In her bookshutterstock bitch Working with Bitches, Dr. Meredith Fuller, a consulting psychologist, identifies eight different types of  bitches in the workplace.  “Bitchy behavior is diffuse in that it can be viewed as being on a continuum from covert to overt or sneaky to theatrical exaggeration.”  It can be manifested in a subtle tone, a spiteful laugh, smirking, idle threats, or sabotaging. She believes that bitching usually has elements of envy, jealousy, hatred, or simply inappropriate styles of social behavior.  Whereas female bullies get an “emotional rush” in the put- downs, hostile threats, and the tendency to deliberately undermine their victim’s projects to get what they want.  Unlike the bitch, the bully’s goal is usually external in nature such as an upcoming promotion, ingratiating the boss, or simply for the satisfaction of hurting someone emotionally and/or psychologically.  The only real difference between a bitch and a female bully relates to the primary goals that each is trying to accomplish by resorting to bitchy behavior. Unlike the bully, the primary goals of a bitch is the fulfilling of her narcissistic needs that she believes will ultimately make her feel whole.

Trying to categorize bitchy behavior is complex to describe unlike such labels as “control freaks” or “bossy personality”.  Of the eight types of bitches that Dr. Fuller describes in her book the clusters of bitchy behavior that is most consistent with Maria is the Toxic type of bitch. The Toxic bitch is very touchy- feely but becomes a drama queen if she becomes upset or threatened which serves to keep the whole office in a turmoil.  These outbursts most likely coincide with perhaps the busiest time in the office or she is faced with performing tasks that she hates doing.  The “crises” could be a loved one that’s in the hospital, a fight with her boyfriend that has upset her, or her cat died. This type of behavior (when played correctly) can keep the office in turmoil and thus provides her with the attention she demands. This type of behavior also serves to create a toxic workplace environment that her fellow employees must cope with on a daily basis.  Dr. Fuller describes the Toxic bitch as, “…a broken piece of glass, wounded fragments who try to find their own identity by undertaking peripheral activities with greater enthusiasm than their work. They have a warped understanding of their abilities and their place in the organizational hierarchy, believing they should be more important in the workplace than they currently are, or who have failed to be, for whatever reasons.”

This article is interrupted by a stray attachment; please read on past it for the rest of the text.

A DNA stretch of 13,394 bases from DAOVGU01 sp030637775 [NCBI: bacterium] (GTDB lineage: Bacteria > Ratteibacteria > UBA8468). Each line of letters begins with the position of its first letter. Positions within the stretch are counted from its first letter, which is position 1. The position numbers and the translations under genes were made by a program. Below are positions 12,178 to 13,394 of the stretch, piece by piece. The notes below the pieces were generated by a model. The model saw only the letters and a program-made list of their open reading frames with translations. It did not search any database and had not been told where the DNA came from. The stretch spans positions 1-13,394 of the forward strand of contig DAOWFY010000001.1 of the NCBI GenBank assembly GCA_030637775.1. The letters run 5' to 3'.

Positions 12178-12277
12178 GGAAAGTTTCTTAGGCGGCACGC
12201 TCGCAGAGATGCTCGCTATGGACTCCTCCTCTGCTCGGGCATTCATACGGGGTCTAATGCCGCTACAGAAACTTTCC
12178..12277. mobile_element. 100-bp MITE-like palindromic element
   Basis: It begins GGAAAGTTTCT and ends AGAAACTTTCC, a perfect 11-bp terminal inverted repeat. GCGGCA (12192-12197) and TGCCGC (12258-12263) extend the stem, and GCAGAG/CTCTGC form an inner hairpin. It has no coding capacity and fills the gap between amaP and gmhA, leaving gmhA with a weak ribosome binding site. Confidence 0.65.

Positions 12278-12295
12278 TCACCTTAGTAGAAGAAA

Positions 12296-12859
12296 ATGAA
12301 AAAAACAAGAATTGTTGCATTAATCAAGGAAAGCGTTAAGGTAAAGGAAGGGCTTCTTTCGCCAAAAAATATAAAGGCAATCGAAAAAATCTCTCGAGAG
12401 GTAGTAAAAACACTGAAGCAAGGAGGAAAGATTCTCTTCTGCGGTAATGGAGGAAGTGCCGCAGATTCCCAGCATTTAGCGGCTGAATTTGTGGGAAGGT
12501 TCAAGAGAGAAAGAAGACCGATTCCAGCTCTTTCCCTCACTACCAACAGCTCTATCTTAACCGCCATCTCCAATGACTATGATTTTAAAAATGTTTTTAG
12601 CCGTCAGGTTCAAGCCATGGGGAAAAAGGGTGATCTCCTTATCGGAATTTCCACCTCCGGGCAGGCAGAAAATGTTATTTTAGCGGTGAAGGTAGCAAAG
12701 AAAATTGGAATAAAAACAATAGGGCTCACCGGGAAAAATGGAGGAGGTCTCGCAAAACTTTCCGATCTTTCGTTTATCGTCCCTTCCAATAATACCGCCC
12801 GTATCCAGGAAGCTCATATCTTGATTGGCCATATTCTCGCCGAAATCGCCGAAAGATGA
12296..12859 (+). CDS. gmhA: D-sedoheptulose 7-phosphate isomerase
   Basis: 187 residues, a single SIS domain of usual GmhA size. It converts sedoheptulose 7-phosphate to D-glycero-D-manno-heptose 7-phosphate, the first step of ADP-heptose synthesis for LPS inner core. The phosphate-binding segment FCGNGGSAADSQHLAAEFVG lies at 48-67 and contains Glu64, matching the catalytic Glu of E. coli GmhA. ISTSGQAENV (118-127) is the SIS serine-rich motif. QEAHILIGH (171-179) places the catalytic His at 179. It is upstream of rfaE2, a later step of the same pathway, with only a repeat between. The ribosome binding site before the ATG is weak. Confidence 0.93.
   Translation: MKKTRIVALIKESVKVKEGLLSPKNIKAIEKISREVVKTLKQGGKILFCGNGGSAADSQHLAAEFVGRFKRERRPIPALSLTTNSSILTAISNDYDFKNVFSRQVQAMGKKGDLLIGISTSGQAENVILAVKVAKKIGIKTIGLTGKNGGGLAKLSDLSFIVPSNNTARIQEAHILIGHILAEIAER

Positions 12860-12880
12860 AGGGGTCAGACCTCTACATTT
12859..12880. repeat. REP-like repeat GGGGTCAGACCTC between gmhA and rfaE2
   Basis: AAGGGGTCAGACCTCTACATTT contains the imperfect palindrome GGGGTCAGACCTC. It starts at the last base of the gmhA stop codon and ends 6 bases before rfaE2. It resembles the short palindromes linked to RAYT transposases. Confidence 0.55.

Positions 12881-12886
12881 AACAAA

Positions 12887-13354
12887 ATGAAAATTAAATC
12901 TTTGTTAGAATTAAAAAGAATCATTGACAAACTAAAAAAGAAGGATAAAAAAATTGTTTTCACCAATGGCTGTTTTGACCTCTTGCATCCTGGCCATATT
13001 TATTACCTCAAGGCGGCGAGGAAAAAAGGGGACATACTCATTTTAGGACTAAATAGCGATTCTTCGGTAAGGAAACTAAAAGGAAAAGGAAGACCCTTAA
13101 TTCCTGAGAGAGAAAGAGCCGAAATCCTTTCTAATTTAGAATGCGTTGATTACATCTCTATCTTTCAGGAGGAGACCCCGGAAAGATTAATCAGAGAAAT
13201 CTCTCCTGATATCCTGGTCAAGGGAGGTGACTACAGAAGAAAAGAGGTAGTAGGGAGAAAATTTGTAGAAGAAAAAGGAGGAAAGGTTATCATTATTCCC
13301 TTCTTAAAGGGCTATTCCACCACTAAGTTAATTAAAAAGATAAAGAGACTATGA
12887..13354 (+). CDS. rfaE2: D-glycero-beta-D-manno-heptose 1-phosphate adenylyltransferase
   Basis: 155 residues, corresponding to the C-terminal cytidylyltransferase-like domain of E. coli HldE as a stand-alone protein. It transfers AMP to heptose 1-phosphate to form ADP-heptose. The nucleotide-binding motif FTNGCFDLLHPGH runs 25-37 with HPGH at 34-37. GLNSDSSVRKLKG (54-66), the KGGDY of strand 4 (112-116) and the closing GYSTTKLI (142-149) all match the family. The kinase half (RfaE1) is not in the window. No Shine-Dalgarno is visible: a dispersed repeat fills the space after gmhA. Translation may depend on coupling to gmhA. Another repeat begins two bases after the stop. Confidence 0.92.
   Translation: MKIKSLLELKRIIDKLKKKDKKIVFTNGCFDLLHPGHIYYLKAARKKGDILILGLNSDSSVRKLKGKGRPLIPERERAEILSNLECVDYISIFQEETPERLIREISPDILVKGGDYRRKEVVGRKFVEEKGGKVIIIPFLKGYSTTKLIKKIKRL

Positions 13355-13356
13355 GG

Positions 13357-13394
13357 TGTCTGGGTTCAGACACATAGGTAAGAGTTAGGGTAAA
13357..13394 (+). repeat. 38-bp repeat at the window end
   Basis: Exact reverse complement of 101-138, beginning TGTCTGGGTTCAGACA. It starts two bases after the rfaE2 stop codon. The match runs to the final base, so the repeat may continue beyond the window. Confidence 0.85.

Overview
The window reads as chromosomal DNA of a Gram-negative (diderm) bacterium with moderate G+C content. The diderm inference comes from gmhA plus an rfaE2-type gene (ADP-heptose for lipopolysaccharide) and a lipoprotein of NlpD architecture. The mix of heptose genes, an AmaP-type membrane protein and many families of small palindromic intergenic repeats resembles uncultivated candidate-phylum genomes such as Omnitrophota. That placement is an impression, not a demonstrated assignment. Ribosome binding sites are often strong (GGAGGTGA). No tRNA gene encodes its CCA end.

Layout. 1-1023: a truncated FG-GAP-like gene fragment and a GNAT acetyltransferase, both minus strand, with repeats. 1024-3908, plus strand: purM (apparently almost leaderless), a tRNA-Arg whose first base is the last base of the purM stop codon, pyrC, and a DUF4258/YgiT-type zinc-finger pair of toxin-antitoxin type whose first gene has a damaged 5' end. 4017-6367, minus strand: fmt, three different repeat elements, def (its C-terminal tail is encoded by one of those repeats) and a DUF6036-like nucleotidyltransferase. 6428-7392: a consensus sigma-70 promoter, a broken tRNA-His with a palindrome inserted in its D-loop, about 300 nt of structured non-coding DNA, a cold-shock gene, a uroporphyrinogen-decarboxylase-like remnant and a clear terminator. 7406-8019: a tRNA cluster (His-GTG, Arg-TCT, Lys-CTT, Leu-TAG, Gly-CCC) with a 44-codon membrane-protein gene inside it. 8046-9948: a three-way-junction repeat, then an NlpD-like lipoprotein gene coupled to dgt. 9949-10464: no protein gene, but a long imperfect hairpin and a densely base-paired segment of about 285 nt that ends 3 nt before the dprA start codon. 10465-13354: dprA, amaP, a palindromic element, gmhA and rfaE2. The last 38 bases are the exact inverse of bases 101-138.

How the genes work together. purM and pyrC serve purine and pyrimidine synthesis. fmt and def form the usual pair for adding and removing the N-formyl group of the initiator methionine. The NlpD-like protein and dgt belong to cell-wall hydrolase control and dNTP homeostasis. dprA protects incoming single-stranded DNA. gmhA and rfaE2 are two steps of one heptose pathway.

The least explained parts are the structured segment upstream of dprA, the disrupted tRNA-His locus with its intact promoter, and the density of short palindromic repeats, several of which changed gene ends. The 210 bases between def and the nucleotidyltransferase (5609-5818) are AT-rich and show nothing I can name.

It’s important for the targeted female employee to understand that the bitch’s neediness is a bottomless pit; the target can then begin to establish clear boundaries that limit the effects the bitch can have on her. This becomes extremely critical when trying to cope with a pattern of “bossy behaviors” that can easily be interpreted as Bully behaviors. Much to the dismay of the bitch, she attempts to pull this off without the authority to control the target’s behavior nor the power to draw upon when the target fails to play the bitch’s game.  The critical question the target needs to ask herself is  “why she is so threatened by the bitch’s bossy behavior that she relinquishes the right to an office peer to establish control over her?”


About Ron Watkins:
Ron Watkins,President of Mountain Sky Consulting has degrees in Clinical Psychology  and Behavioral Psychology.  His 25 years as a management consultant has provided him with the insight and experience with addressing the behavioral problems related to Workplace Bullying.  He can be contracted at 828-508-9140 or ron@mskyconsult.com in Asheville, NC.